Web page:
Exxon Valdez


Exxon Valdez Eyeglasses  [c.389]

Chemical transformations of oil are evoked through photochemical oxidation and microbial biodegradation. Not only is the latter more important in nature, blit strategies can be adopted to stimulate biological degradation, consequently termed bioremediation. All marine environments contain microorganisms capable of degrading crude oil. Furthermore, most of the molecules in crude oils are susceptible to microbial consumption. Oil contains little nitrogen or phosphorus, and as a result, microbial degradation of oil tends to be nutrient limited. Bioremediation often depends upon on the controlled and gradual delivery of these nutrients, while taking care to limit the concurrent stimulation of phytoplankton activity. Approaches that have been adopted are the utilization of slow-release fertilizers, oleophilic nutrients, and a urea-foam polymer fertilizer incorporating oil-degrading bacteria. Bioremediation techniques were applied successfully in the cleanup of Prince William Sound and the Gulf of Alaska following the Exxon Valdez accident. Alternative bioremediation procedures relying on the addition of exogenous bacteria have still to be proved. Similarly, successful bioremediation of floating oil spills has yet to be demonstrated.  [c.84]

Firstly, given that nutrient availability often limits microbial activity, fertilization with nitrogen and phosphorus has been used. To prevent rapid dilution and to maintain a sufficient concentration of nutrients to support the maximal oil biodegradation rates, they generally are incorporated into oleophilic nutrient formulations or microemulsions, which are retained in interfacial regions (e.g. air-sea interface or on the surfaces of sediments in beaches). Its efficacy during actual response operations has been demonstrated on cobble beaches contaminated by the Exxon Valdez spill in Alaska. Secondly, diverse means to oxygenate sedimentary environments have been attempted because anoxic conditions dramatically limit microbial oil degradation rates. Deeper penetration of oxygen and nutrient supplements can be achieved with tilling and raking. Alternatively, chemical oxidants, such as hydrogen, calcium, and magnesium peroxides, can alleviate oxygen deficiency within sediments. Transplantation may aerate the rhizosphere and serve as a means to stimulate aerobic oil biodegradation. The introduced plants also may take up oil and release exudates and enzymes that further stimulate microbial activity. This technique, known as phytoremediation, has potential application in delicate and sensitive salt marsh environments that are the most difficult to clean. Finally, methods to increase the surface area of the oil-water interface have been applied, this being where microbial oil degradation principally occurs. Thus, chemical dispersants, surface agents such as powdered peat, and fertilizers supplemented with biosurfactants have all been used as bioremediation agents.  [c.91]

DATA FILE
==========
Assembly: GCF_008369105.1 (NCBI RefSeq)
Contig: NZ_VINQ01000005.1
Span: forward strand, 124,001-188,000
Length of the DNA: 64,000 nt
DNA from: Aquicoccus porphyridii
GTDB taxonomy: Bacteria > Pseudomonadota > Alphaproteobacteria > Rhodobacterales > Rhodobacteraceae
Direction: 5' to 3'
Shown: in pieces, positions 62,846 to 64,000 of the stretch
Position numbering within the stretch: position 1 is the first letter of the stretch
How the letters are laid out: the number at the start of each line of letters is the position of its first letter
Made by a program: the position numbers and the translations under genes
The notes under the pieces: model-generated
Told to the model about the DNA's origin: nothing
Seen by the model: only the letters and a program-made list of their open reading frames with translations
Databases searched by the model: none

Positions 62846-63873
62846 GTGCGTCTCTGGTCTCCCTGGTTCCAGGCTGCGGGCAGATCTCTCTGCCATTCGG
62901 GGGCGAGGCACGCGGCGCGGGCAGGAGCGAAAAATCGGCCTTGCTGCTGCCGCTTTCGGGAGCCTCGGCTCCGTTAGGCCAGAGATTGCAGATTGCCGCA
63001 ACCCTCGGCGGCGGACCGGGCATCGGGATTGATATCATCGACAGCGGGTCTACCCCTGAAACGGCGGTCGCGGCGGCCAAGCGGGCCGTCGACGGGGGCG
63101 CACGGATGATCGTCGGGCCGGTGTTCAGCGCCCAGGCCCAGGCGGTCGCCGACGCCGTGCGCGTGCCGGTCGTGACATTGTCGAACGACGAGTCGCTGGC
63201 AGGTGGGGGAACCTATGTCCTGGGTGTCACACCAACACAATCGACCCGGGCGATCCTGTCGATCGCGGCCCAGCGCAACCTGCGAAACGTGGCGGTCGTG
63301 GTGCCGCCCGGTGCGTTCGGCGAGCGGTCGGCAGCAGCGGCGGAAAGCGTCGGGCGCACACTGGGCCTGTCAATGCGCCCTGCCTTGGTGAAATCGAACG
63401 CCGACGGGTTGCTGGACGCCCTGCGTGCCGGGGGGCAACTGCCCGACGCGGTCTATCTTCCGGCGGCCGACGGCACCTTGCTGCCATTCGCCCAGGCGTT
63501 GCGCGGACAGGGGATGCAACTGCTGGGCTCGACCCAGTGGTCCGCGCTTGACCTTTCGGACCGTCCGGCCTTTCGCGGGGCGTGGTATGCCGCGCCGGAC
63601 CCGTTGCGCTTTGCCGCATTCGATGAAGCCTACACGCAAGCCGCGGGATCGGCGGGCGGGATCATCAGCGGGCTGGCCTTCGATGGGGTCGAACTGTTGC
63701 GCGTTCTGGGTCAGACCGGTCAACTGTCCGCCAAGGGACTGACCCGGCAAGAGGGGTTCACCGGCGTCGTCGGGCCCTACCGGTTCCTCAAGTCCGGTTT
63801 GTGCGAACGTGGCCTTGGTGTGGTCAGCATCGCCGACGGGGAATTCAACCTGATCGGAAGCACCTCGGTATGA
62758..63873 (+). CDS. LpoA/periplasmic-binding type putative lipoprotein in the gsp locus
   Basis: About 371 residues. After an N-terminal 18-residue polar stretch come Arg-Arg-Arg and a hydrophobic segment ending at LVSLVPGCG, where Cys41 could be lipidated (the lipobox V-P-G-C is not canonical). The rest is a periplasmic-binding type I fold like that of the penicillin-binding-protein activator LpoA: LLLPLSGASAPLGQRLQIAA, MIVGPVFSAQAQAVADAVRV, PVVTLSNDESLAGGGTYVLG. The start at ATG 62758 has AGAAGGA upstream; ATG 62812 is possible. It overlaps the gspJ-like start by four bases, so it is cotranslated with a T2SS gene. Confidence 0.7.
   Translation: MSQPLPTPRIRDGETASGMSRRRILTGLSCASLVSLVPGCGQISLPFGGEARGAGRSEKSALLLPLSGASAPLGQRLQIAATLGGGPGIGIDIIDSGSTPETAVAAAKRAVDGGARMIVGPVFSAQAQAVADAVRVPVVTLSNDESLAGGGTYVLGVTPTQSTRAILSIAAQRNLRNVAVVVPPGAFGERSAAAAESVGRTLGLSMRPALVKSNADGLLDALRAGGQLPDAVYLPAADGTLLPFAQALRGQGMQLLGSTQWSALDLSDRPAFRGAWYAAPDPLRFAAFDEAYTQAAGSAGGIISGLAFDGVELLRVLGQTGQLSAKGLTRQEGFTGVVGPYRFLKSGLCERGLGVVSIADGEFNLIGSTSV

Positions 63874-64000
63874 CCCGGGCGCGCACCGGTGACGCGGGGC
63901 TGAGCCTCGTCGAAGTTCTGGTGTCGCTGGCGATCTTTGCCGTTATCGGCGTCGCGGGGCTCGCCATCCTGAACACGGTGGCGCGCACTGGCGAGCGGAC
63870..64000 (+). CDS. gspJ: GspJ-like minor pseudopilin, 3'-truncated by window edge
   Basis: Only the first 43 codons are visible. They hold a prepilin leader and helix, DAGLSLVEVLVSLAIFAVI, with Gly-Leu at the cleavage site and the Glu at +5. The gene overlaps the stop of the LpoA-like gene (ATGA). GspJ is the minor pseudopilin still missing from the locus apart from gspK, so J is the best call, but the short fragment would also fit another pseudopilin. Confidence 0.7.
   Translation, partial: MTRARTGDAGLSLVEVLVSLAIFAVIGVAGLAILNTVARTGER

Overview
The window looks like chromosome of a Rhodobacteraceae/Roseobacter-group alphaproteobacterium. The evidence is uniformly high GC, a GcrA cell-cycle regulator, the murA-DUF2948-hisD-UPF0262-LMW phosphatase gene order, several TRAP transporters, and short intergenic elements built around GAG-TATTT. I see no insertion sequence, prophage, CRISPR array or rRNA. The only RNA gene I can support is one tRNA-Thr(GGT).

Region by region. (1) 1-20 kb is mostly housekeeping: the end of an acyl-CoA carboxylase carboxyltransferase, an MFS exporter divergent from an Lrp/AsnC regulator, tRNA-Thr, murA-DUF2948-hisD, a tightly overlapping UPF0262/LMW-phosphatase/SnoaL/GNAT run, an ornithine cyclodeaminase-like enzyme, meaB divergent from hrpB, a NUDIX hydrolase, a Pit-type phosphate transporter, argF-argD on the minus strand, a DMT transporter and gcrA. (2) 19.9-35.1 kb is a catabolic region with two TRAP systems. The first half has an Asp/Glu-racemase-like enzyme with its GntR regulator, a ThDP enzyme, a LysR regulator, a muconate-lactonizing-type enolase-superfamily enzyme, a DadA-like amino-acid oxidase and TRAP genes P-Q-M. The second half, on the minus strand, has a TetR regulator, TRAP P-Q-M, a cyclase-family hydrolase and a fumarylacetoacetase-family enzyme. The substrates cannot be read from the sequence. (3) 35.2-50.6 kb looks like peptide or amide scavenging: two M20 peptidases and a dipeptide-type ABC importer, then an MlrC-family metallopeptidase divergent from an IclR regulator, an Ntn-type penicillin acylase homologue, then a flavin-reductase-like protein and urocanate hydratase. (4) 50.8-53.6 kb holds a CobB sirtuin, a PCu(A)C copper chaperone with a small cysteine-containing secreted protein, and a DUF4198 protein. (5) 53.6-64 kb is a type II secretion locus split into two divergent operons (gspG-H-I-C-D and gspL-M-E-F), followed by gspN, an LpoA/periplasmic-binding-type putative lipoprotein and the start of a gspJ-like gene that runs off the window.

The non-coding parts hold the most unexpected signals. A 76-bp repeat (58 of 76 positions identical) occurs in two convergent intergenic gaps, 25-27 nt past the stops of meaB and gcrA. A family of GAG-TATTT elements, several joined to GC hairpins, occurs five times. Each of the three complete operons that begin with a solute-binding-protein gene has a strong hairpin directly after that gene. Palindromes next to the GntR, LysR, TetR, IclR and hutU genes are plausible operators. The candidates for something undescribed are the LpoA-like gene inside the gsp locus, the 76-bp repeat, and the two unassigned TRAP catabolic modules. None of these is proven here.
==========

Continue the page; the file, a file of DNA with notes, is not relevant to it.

In any industrial facility, from offices to factories and laboratories, spills happen and create a variety of risks to workers. Inside a plant, spills result in chemicals on the floor, in the air, or on the workers themselves. When releases occur outside the plant (e.g., chemical releases from tank cars or trucks, the spread of noxious fumes from an internal spill), the potential for harm extends far beyond the facility, particularly with major catastrophes such as the Bhopal chemical release, the Exxon Valdez oil spill. New York s Love Canal, and dioxin-contaminated Times Beach in Missouri, have led several federal departments and agencies to enact protective regulations. These protections are aimed at protecting a much broader range of people, property, and the environment than most regulations administered by OSHA.  [c.1077]

Although the pipeline from the North Slope to the port of Valdez was the route chosen and completed in 1977, the scientific community preferred the trans-Alaska-Canada route its use would have prevented the Exxon Valdez ianker accident of 1989.  [c.480]

Some environmentalists anticipated a major accident like that of the Exxon Valdez. When plaiiiiing for the Trans-Alaska Pipeline took place during the energy crisis of the early 1970s, it was controversial because of the conflicts of balancing the needs of oil  [c.480]

Since the 1970s, the petroleum industry has been increasingly affected hy the regulatory push at the international as well as federal and state levels. Oil spills, such as the one involving the Exxon Valdez in Alaska in the 1980s, put the regulatory spotlight on the environmental dangers inherent in moving oil hy marine tanker. Since the 1970s, The International Maritime Organization (IMO), in conjunction with the U.S. Department of Transportation (DoT) and the U.S. Environmental Protection Agency (EPA), has stepped up its efforts to implement measures to increase protection of the environment on U.S. and international waters.  [c.949]

Exxon Valdez runs aground off the Alaska coast.  [c.1250]


See pages that mention the term Exxon Valdez : [c.83]    [c.479]    [c.52]   
13 Chemistry in the Marine Environment (2000) -- [ c.83 , c.91 ]

Macmillan encyclopedia of energy Volumes 1,2,3 (2001) -- [ c.949 ]